The World Wide Web has come a long way, and we have seen lots of trends come and go over the years. However, few things have stayed as popular and as reliable as blogs. Existing for decades, they remain a way of expressing and sharing content online. Of course, we have to admit that blogging has changed quite a bit since its origins.
The history of blogs
When they emerged, in the late 1990s, blogs were mainly intended to be online diaries of individuals. This remained the case for more than a decade –individuals were the ones who created blogs, until around 2010, when first multiple-author blogs were created, and a new path was set for the future of blogging. What was once a journal or a diary today became a professional tool for advertising and attracting clients, sharing knowledge, and conducting business in general. One thing that connects the blogs of the past and blogs today is content. Content is precisely what attracts readers to your blog, whether you are writing about your daily experiences, or if you have a niche topic that attracts a chosen audience from all over the world. In any case, the easiest distinction that we can make is that between good and bad blogs. If you have a blog, or if you are thinking about starting one, here are some distinctions that you need to keep in mind.
Formatting a blog
A good blogger will put in a lot of effort into making their blog look nice; even the best content cannot be as appealing when it is presented in a bad way. Good blogs will avoid huge, unformatted chunks of text, which look unappealing and intimidating. Also, the lack of any kind of image that illustrates the text will always make the post look boring and look like a legal document, rather than, for example, a culinary blog post. Most of the impressions that we make are visual, so a good balance of colors is also recommended; good bloggers should avoid making everything a single color, as it tends to blend and become tiring after a while.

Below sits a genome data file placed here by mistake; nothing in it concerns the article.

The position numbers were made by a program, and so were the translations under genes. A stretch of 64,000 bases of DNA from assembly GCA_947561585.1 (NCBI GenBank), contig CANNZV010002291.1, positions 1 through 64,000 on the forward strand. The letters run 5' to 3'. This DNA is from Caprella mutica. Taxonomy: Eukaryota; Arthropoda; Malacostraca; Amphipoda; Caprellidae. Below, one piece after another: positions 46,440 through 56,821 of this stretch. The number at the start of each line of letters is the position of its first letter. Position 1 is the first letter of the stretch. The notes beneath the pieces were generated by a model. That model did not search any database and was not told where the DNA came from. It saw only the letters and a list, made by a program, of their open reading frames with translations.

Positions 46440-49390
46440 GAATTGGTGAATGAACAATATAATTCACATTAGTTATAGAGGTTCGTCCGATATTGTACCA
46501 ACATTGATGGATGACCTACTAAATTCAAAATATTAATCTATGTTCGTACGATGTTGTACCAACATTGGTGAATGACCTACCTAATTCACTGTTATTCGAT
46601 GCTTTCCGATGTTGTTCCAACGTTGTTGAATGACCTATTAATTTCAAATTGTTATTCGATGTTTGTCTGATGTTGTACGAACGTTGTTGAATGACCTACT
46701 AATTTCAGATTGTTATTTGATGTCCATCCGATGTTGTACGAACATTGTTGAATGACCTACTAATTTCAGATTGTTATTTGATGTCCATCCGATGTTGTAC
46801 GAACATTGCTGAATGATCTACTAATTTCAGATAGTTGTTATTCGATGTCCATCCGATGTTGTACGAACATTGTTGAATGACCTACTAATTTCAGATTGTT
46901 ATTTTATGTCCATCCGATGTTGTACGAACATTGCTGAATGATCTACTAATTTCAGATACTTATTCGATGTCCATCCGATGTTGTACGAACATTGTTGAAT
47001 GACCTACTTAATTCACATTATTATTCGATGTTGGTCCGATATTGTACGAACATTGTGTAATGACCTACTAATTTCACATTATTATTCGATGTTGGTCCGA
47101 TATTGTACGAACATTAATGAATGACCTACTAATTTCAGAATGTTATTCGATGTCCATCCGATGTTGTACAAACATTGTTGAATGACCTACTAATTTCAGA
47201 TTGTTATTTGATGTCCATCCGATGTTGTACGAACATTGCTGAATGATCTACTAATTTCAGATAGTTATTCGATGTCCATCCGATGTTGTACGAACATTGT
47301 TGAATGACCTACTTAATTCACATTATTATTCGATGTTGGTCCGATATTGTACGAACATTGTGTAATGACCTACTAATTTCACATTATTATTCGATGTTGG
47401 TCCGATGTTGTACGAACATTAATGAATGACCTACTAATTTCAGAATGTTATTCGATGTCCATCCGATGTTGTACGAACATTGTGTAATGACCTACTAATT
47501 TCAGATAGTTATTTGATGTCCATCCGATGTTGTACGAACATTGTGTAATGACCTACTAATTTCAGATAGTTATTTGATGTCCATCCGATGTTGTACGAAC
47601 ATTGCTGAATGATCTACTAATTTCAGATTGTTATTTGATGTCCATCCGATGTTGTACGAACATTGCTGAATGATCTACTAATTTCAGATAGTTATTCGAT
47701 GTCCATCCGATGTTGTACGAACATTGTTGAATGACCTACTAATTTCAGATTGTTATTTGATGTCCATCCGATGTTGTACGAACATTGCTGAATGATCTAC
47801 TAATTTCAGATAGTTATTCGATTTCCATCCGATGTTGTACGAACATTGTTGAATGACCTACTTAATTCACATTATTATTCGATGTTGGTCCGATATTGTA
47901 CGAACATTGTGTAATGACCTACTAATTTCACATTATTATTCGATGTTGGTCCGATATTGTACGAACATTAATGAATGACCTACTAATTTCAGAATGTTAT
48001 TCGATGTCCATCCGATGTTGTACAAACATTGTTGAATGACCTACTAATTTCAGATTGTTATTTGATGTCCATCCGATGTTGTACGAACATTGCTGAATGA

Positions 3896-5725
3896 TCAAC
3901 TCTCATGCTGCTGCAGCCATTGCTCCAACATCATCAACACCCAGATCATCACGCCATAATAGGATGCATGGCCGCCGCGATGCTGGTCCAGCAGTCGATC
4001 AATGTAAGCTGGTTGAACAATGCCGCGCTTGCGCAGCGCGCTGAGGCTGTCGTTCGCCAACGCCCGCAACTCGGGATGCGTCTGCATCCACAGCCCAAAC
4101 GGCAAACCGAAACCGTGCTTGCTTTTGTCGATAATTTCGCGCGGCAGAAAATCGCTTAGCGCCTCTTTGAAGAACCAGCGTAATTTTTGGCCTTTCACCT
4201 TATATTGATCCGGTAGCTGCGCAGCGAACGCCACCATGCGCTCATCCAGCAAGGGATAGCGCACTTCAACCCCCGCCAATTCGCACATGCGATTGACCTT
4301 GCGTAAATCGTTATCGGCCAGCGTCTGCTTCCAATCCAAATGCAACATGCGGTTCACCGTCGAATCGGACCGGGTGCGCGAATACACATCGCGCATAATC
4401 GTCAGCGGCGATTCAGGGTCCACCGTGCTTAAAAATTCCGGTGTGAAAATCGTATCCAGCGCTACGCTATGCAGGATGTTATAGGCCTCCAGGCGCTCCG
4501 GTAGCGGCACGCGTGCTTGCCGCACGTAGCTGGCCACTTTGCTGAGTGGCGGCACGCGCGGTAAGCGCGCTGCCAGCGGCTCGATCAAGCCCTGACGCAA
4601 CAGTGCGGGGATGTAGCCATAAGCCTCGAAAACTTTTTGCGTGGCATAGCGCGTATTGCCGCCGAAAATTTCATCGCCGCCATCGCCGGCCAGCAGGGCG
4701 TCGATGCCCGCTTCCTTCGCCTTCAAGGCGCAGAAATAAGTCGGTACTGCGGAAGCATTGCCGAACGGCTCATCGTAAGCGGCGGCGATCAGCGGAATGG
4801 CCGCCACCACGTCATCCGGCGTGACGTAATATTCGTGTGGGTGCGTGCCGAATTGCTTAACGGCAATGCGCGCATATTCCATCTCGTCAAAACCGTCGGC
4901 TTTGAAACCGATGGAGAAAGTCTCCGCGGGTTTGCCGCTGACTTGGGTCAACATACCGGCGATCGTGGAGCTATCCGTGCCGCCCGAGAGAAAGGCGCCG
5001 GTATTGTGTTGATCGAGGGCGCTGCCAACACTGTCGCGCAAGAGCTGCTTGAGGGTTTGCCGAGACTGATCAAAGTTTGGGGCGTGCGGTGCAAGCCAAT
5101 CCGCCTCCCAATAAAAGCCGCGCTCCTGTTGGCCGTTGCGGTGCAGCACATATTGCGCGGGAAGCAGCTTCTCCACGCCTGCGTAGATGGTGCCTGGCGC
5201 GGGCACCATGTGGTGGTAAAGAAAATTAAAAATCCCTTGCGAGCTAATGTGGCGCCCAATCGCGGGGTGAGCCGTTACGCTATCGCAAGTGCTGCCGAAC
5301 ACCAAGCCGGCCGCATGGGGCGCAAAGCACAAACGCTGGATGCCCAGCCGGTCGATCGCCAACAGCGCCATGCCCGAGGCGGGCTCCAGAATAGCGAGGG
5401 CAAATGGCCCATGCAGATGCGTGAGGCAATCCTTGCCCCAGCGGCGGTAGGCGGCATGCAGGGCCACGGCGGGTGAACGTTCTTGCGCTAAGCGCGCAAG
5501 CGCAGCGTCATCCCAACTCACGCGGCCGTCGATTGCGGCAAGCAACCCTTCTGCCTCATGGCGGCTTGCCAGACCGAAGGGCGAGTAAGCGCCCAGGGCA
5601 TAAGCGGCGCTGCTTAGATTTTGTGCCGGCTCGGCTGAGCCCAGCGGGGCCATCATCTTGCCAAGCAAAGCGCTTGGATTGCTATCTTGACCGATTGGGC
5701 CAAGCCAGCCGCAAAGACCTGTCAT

Google has created an acronym that can help people quickly assess the quality of the material they are reading – E.A.T., which stands for Expertise, Authoritativeness, and Trustworthiness. Although this is a way that Google filters their search results, it can be very helpful in differentiating between good and bad blogs; a good blog will never be overcrowded with quotes, empty, meaningless statements that just serve to fill up space, or content that is blatantly copied from other blogs. The ideas presented should be original, thoughtful, and well-composed. Some things that can be found in a good blog post are comparisons, quoted sources, information gathered from various sources, success and failure testimonies, and generally anything with a genuine and personal touch from the author.
Call to action
If a blog is relevant, i.e. addresses a current issue, the person behind it should usually offer some sort of suggestion for action or solution. Whether it is a solution for garden pests, better varnish application, or just a cake recipe, a blog post ought to include some tips for acting on a certain problem –how to approach it and what can be done to improve/change it. The call-to-action is most commonly found at the end of the blog post, so naturally, the content should be engaging enough so that the audience follows the post through to the end. Of course, not literally every blog post can be life-changing, but a good author should strive to engage their audience as much as possible with each sentence, as that is something that makes people revisit their blog.